Tags: pakistani | woman | facebook | blasphemy | killed

Pakistani Woman's Facebook Post Leads to Angry Mob Killing: Report

Image: Pakistani Woman's Facebook Post Leads to Angry Mob Killing: Report
This photograph taken on July 27, 2014 shows an angry mob after they set fire to household items belonging to a minority Ahmadi Muslim resident in the low-income Arafat Colony of the eastern city of Gujranwala. (AFP/Getty Images)

By    |   Tuesday, 29 Jul 2014 09:20 AM

Three Pakistani women were killed by a mob over the weekend after one of them allegedly posted a blasphemous photo on Facebook, The Associated Press reported.

The rioting in the city of Gujranwala erupted late Sunday after claims that a member of the minority Ahmadi sect had posted a blasphemous photo of the Kaaba — the cube-shaped structure in the Grand Mosque in Mecca, Saudi Arabia, which observant Muslims around the world face in prayer five times a day, police official Zeeshan Siddiqi said. He said the photo allegedly contained nudity.

The victims — a woman and her two granddaughters — died of suffocation after the mob lit several homes on fire, Siddiqi said, adding that another woman miscarried during the riots and was in a hospital.

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Like other Pakistani minorities such as Christians, Hindu, and Sikhs, Ahmadis have long been persecuted by Islamic extremists. They follow the self-proclaimed prophet Ghulam Ahmad and consider themselves Muslims, though Pakistani law forbids them from identifying themselves as Muslims.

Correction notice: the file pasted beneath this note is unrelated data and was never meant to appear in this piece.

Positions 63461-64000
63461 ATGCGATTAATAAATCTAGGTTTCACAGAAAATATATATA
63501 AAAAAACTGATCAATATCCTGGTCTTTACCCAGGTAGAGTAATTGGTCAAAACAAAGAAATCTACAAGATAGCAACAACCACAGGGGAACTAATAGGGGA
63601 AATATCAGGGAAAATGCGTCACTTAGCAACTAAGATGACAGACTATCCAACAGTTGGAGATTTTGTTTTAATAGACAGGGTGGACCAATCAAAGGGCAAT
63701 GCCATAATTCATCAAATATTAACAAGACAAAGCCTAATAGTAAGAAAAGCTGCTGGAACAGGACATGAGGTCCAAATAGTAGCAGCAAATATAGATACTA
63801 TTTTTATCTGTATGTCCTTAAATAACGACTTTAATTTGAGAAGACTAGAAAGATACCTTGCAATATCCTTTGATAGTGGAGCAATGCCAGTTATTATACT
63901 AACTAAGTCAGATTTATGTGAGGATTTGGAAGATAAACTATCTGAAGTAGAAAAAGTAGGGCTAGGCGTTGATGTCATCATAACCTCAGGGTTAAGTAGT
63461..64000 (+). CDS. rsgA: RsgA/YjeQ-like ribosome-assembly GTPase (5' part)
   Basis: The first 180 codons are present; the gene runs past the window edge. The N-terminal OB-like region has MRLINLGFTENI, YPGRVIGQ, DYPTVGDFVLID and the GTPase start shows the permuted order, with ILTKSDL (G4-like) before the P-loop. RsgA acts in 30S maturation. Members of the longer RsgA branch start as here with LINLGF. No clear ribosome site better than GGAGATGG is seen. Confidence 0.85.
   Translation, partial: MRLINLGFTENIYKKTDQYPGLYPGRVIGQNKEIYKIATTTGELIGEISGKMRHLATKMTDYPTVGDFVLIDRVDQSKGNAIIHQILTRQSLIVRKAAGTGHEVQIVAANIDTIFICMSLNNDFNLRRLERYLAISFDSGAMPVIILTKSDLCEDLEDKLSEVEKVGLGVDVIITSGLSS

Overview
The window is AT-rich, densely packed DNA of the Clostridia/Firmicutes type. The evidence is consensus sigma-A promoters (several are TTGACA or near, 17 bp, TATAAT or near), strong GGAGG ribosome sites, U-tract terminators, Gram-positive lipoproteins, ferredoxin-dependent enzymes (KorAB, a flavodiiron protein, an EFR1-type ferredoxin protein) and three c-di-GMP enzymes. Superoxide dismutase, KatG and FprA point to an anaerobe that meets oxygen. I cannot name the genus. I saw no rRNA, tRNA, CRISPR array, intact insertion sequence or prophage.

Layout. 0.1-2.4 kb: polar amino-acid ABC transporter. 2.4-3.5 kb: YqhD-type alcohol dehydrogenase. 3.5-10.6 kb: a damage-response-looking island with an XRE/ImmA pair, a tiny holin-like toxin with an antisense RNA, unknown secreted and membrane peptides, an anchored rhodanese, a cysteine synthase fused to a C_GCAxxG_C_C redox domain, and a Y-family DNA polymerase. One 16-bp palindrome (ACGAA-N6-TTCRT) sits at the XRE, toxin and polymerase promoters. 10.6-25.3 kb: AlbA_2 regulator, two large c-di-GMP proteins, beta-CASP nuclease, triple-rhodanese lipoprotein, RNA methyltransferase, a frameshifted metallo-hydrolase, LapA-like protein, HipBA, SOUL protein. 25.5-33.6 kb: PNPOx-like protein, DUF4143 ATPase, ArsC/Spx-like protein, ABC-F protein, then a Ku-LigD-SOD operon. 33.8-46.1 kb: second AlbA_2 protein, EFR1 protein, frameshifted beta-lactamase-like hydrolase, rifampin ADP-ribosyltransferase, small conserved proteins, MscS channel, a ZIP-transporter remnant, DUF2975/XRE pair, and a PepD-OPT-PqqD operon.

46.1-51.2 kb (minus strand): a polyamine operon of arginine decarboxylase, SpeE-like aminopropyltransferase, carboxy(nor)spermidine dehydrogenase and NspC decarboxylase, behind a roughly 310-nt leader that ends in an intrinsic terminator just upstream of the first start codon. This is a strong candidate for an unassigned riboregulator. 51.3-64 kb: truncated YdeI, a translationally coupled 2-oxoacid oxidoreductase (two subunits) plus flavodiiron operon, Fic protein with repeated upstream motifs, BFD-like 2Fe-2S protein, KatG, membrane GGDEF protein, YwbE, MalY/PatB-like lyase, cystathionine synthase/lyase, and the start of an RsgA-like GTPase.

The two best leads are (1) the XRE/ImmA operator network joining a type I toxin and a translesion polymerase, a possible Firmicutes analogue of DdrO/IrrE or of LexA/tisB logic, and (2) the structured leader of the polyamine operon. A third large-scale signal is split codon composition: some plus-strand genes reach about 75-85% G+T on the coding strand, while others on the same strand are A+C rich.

In May, two Ahmadis, including a visiting American cardiologist of Pakistani origin, were shot and killed.

Siddiqi said the Gujranwala incident started when the son of a local prayer leader said an Ahmadi boy had posted the Kaaba photo on Facebook. A group of residents went to the boy's house, a brawl erupted and a bullet was fired, wounding the prayer leader's son.

Pakistani TV channels aired footage showing a mob armed with sticks, cheering outside Ahmadi houses set on fire in Gujranwala.

Blasphemy is a crime in Pakistan and those convicted of it can get life sentences or the death penalty. However, crowds or individuals often take the law into their own hands.

This climate of fear makes it difficult to prosecute blasphemy cases. Judges often hold court sessions inside jails because they are considered the only safe places for the proceedings. Witnesses are reluctant to testify in defense of people accused of blasphemy, fearing they also could be targeted.

In May, gunmen in the city of Multan killed a lawyer and a human rights activist who was representing a university professor on trial for blasphemy. The professor is also accused of posting blasphemous material at Facebook.

Blasphemy cases, which have been on the rise in Pakistan, are also often used to settle personal scores.

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Three Pakistani women were killed by a mob over the weekend after one of them allegedly posted a blasphemous photo on Facebook, The Associated Press reported.
pakistani, woman, facebook, blasphemy, killed
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2014-20-29
Tuesday, 29 Jul 2014 09:20 AM
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